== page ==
Statement by Mr. Andrew Gilmour,
Assistant Secretary-General for Human Rights
40th Human Rights Council session
Geneva, 21 March 2019
The conflict in Afghanistan continues to dramatically impact the daily life of civilians, restricting the Afghan women and men’s enjoyment of human rights. 2018 saw the highest number of civilians killed in the conflict since the UN started documenting impact of the war on civilians a decade ago. In 2018, we documented 10,993 civilian casualties, including 3,804 civilian deaths. Among civilian deaths were 927 children, the highest number since 2009.
Our methodical documentation has one overriding goal: preventing further bloodshed. With the exception of Daesh/ISKP, all parties to the conflict have introduced measures to mitigate harm to civilians. However, additional concrete steps are immediately required in compliance with international humanitarian and human rights law.
During my visit to Afghanistan last May, I discussed with the Government the need to promote accountability for human rights violations, as well as reparations for victims. I welcome the Government’s formal apology for the aerial operations in Dasht-e-Archi District of Kunduz Province and the continued developments with respect to policies and mechanisms for civilian casualty mitigation.
We are also encouraged by the efforts of Government and civil society to effectively address crimes of violence against women and girls, including the recruitment of more female prosecutors and judges to address such cases and ensure women’s access to justice, as well as a review of the Elimination of Violence against Women Law 2009. We applaud the Government’s accession to the Optional Protocol of the Convention against Torture, and emphasize the need to adopt further measures to prevent torture of detainees in government detention facilities. The protection of human rights defenders, including journalists, remains an ongoing priority that will help ensure strong civic participation in the development of Afghanistan.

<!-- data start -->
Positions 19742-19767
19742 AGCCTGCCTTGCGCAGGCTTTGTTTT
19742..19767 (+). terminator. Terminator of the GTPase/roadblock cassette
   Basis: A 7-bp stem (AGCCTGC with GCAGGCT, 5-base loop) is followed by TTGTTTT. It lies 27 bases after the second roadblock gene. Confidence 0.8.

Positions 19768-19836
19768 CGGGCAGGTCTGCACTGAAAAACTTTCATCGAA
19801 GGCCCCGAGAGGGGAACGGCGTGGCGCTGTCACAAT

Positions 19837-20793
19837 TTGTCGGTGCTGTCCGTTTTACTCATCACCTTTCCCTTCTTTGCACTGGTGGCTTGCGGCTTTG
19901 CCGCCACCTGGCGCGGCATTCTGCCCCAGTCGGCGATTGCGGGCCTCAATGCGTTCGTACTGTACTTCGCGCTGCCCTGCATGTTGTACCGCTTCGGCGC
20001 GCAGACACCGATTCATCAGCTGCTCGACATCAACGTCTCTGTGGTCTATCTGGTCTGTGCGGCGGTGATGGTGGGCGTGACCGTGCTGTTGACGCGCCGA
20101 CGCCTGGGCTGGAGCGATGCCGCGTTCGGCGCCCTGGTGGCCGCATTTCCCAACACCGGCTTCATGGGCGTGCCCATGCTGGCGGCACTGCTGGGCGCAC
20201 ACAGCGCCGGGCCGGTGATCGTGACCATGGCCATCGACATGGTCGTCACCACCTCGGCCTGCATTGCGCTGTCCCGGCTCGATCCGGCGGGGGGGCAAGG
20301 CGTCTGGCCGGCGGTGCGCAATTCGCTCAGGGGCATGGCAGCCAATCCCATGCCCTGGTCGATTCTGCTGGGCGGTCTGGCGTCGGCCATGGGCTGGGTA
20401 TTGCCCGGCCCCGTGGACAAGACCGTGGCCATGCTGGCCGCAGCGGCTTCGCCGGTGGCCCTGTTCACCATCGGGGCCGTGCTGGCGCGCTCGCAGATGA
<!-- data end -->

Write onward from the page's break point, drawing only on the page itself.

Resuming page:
In the midst of conflict, 2018 also saw a glimpse of hope for peace. In February, the Government of Afghanistan proposed unconditional peace talks with the Taliban. This was followed by a 3-day ceasefire to mark the end of Ramadan. The Taliban also announced their own 3-day ceasefire during Eid al-Fitr. The country witnessed a large-scale civic movement, demanding that the armed groups renounce violence and engage in peace negotiations. Civil society and women’s groups also began mobilising around human rights concerns, including human rights of women, pressing for the inclusion and meaningful participation of women in any peace process. Our Office strongly supports their demands.
We call upon parties to the conflict to intensify efforts to find a peaceful solution to the conflict and for other States to support such efforts, grounded in human rights. The peace talks that began in the last quarter of 2018 are a hopeful sign and must ensure the preservation of the important human rights gains made to date by Afghans, particularly on equality, non-discrimination and women’s rights, as well as the criminalization of torture and Bacha Bazi.
With Afghanistan serving on the Human Rights Council, OHCHR looks forward to enhancing its already very positive engagement with the Government regarding its compliance with international standards, through the provision of technical support on the implementation of recommendations of treaty bodies and the Universal Periodic Review and promoting accountability and the rule of law.